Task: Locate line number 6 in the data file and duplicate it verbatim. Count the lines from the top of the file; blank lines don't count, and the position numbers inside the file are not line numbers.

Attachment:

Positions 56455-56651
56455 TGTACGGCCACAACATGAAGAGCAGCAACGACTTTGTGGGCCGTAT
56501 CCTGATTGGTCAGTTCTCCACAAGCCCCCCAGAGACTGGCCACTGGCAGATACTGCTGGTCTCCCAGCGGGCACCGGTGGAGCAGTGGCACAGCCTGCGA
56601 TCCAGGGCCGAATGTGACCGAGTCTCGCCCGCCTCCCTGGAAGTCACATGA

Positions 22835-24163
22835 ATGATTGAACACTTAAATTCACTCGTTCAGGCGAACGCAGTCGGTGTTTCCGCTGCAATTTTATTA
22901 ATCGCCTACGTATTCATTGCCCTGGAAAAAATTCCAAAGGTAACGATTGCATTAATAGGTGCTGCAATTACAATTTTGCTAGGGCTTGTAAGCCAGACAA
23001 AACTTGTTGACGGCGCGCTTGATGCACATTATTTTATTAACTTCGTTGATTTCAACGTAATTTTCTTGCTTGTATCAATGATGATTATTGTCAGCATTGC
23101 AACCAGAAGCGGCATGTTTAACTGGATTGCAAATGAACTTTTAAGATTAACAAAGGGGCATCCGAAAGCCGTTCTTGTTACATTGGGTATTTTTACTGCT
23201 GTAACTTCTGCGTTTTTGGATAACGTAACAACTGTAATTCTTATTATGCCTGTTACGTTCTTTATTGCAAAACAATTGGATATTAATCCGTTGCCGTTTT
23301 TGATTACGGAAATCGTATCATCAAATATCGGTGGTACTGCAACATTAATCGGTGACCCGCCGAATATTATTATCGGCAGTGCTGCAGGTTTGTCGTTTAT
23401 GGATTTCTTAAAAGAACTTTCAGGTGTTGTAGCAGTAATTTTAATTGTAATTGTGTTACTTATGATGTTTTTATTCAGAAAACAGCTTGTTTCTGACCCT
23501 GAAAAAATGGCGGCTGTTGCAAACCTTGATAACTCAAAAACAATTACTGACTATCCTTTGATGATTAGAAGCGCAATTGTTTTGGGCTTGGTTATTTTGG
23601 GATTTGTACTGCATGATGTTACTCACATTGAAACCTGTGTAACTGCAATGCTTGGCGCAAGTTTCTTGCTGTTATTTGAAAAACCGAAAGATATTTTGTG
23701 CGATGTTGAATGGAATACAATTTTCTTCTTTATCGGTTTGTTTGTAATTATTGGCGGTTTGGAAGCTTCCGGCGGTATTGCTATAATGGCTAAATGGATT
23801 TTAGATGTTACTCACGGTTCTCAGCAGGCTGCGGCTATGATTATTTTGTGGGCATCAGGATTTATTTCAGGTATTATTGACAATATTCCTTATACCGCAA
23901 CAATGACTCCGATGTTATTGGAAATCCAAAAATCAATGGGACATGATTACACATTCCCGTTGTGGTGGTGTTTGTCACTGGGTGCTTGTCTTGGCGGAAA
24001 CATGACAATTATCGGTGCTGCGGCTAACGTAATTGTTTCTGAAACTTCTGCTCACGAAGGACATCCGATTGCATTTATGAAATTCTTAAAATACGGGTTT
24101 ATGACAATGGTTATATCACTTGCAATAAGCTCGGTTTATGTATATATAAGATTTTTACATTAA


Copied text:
22835 ATGATTGAACACTTAAATTCACTCGTTCAGGCGAACGCAGTCGGTGTTTCCGCTGCAATTTTATTA